What is philanthropy?

“Philanthropy is about humanity – other people’s and ours. Sidney Myer was a philanthropist. He gave his time, his money, his mind, his energy and his respect. To me, this is what philanthropy is about: it is about giving of all these elements, not just money alone.”

– Christine Edwards, CEO 2004-2011, The Myer Foundation

 

 


 

Philanthropy is the act of giving, by individuals or businesses, for community benefit. It can be money, property, expertise or time. And it is a gift, not a business deal. However unlike charity, where we all chip in after a natural disaster, philanthropy is more long-term and strategic. It’s about making a lasting impact.

Our aim at Documentary Australia is to inspire philanthropists to give to documentaries as part of their overall gift-giving strategy by showing them the potential of creating impact through the power and influence of documentary.

 


Types of philanthropic organisations

There are over 1500 trusts and foundations in Australia which give between half-a-billion and a billion dollars in estimated donations each year. These organisations quietly support very worthy causes.

Most philanthropy in Australia involves foundations (rather than individuals) giving money to not-for-profit organisations. The important part about this is that most foundations will only give to organisations with Deductible Gift Recipient (DGR) or Tax Concession Charity (TCC) status.

Good news is that documentary filmmakers without DGR or TCC status can still fundraise and offer tax-deductibility to their supporters through Documentary Australia’s Fiscal Sponsorship program.

There are many philanthropic grantmakers willing to give financial support to interesting projects. These include public and private foundations as well as individual and corporate donors.

Private foundations – established by an individual, usually through a bequest, and run by trustees who give out grants based on the donor’s priorities, e.g. The Ian Potter Foundation.

Family foundations – established by a family and usually run by family members, e.g. The Myer Foundation.

Community foundations – for individuals, companies or groups with an interest in a specific geographical area, such as a town, region or state, and run by a board of people from that region, e.g. The Fremantle Foundation.

Corporate foundations – run with the profits from a company, but established as a separate legal entity, e.g. The Macquarie Group Foundation.

Private ancillary funds – refers to a type of foundation (like those listed above) that exists for the purpose of providing grants to eligible Deductible Gift Recipients over time, e.g. Nelson Meers Foundation

Government-initiated foundations – run with income from government coffers, or particular sections of it, such as money from gambling or tobacco taxes, e.g. The Victorian Women’s Trust; Lotterywest.

Trust companies – full-profit businesses that manage foundations, trusts and bequests, e.g. ANZ Trustees.

 


What do they give to?

Philanthropic donors are motivated to give. Foundations – public and private – are purposefully set up to make philanthropic grants. They give grants according to their guidelines and to projects that cover a broad cross-section of Australian society. The challenge is convincing them that your documentary project will give their grant a higher return on social capital over the hundreds of other applications they receive.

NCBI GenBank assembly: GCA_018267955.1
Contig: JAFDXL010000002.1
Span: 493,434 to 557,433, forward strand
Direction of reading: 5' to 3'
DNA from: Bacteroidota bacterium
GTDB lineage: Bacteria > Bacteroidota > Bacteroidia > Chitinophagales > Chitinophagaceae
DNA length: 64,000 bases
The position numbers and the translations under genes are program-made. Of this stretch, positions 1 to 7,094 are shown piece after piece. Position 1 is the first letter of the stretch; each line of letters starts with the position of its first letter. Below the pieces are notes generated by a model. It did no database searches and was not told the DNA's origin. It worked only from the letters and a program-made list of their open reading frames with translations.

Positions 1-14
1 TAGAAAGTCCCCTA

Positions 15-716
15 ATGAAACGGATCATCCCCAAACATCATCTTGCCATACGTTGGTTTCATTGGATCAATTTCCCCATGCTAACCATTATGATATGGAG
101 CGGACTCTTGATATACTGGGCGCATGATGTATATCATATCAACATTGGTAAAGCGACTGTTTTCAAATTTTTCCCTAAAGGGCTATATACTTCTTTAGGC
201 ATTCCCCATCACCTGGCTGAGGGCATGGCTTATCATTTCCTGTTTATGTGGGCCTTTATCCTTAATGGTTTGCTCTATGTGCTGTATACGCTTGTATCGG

Luckily most of the interest areas of foundations intersect with the interests of documentary filmmakers. Unlike in the USA, where private funding for documentary is established, there has been limited focus on giving to documentary in Australia. A key objective of Documentary Australia is to encourage private funding to, at least, match public funding for documentary in Australia.

There are many things that motivate a philanthropist to give. These may include a general desire to contribute to the wellbeing of society or to make a difference to an individual. Typically, philanthropists are driven by a desire to make a difference in our world.

Amongst the aims listed in several of Australia’s most active foundations are: to enrich society, to improve individual lives, to alleviate issues that affect a particular group such as youth or indigenous people, or to contribute to our future by donating to issues such as the environment.

Philanthropic organisations have different interests and take different risks. These range in the size and types of grants they administer. Some foundations will award one-off grants, while others will give recurrent funding over three to five years. Some have a singular focus such as youth issues while others serve multiple purposes, such as giving to the arts, education, health, the environment, social welfare and indigenous issues. Some foundations may be more inclined to support outreach plans for a completed work, while others will be prepared to get involved early at the development stage with seed funding.

There are trends in the sector (such as environment, youth, ageing, early intervention, asylum seekers). Some grantmakers will support what is popular, while others are looking for innovation. Some foundations will support pilot programs, while others will fund projects that are not supported by government.

 

See Philanthropy Australia’s Directory Of Funders for a complete list of philanthropic organisations with descriptions of interests, purposes and guidelines as well as links to many of their websites.

 


 

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